Casual hospitality workers win right to permanency
SYDNEY — On June 8, the Liquor, Hospitality and Miscellaneous Workers Union announced it had reached agreement with the Australian Hotels Association for casual employees in pubs, accommodation hotels and casinos in Queensland, NSW and Victoria to convert to permanent work status after a qualifying period.
Under the agreement, hospitality workers who have worked on a regular or systematic basis for several periods of employment, or continuously for at least 12 months, will qualify for the right to choose to become permanent employees.
According to evidence before the Australian Industrial Relations Commission, the hospitality industry has the greatest incidence of casual employment of all industries in Australia, other than seasonal industries such as fruit picking.
BRISBANE — On June 10, 60 people attended a public meeting about life for Palestinians in the Occupied Territories.
Kathryn Kelly, who recently returned from Palestine as a volunteer with the International Solidarity Movement, described the everyday repression of the Palestinian people by the Israeli occupation forces.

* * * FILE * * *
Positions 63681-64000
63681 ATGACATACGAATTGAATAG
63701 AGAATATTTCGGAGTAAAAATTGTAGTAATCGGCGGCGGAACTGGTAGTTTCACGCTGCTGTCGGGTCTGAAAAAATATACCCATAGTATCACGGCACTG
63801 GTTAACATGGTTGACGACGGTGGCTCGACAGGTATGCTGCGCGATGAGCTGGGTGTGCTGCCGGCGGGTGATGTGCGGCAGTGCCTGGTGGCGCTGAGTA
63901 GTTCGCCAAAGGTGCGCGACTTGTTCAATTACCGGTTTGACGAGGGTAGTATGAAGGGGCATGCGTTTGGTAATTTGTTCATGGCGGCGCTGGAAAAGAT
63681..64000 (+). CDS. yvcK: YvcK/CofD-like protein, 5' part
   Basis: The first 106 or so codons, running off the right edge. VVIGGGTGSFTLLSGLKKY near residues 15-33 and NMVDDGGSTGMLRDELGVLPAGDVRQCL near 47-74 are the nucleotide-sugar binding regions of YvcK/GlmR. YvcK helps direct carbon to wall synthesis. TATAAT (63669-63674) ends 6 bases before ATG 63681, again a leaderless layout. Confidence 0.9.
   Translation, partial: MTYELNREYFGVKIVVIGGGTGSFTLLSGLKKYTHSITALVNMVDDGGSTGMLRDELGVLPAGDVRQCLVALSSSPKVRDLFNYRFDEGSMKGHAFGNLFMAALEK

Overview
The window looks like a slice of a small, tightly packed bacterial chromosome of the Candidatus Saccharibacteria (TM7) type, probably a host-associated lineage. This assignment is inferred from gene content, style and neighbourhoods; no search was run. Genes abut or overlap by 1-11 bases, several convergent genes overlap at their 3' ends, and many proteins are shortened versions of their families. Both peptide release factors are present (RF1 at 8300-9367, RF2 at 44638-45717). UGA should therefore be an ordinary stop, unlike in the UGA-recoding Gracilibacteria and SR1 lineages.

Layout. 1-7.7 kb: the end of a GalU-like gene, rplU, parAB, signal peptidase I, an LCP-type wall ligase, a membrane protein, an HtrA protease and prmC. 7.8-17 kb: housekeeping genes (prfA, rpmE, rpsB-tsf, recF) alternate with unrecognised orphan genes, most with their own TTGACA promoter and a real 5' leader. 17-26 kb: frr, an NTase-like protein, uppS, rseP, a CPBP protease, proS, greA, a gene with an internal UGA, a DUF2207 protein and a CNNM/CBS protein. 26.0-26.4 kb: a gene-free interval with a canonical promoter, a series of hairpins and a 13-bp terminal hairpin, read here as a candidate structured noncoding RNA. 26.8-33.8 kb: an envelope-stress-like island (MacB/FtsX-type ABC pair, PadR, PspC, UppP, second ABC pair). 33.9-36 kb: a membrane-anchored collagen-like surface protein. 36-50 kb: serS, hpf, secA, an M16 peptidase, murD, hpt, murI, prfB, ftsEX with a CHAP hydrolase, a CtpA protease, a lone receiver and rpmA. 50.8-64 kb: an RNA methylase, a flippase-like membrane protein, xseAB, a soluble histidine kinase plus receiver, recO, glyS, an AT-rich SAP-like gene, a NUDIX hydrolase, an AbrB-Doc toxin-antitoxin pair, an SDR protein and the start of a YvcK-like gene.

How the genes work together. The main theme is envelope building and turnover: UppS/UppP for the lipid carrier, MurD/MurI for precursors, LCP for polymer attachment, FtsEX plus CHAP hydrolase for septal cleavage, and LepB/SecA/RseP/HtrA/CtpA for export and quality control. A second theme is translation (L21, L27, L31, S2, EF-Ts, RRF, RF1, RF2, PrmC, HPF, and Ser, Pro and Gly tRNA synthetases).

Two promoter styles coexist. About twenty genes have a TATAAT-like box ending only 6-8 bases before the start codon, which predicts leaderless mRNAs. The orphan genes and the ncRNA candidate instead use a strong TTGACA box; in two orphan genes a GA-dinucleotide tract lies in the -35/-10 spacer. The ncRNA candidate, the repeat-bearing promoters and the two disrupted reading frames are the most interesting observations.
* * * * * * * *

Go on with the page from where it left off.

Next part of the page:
Avigail Abarbanel, a Canberra psychotherapist who renounced her Israeli citizenship in protest against Israel's repression of the Palestinian people, spoke about the Zionist myths that are used to justify this repression.
The meeting was sponsored by Just Peace, Palestinian Jewish Unity and the Greens.
Workers protest for defence of entitlements
BENDIGO — On June 12, 100 textile workers employed by Australian Defence Apparel stopped work and held a march in the town centre to protest against the company reneging protection of workers' entitlements.
Textile, Clothing and Footwear Union of Australia organiser Brett Anderson said: "As early as January this year we were led to believe that we had negotiated a good outcome through the bargaining process. It was only after the workers had voted to approve the agreement that the company decided to pull the rug out from under their feet and inform them that they wouldn't take out a bank guarantee to protect their entitlements."
$10,000 raised for locked-out TCFUA members
GEELONG — On June 13, 500 people held a fundraiser at the Geelong Trades Hall for 120 woolcombing workers who have been locked out for six weeks. Jointly sponsored by the Textile, Clothing and Footwear Union of Australia (TCFUA) and the construction industry unions, the event raised $10,000.
Regular street stalls in Geelong organised by the TCFUA in conjunction with the Socialist Alliance have been raising around $1000 per week.
Another fundraiser for the locked out workers — to be held in Melbourne — will be held in a few weeks' time. For more information, contact Jenny at the TCFUA's Victorian branch office on (03) 9347 3377.
From Green Left Weekly, June 18, 2003.
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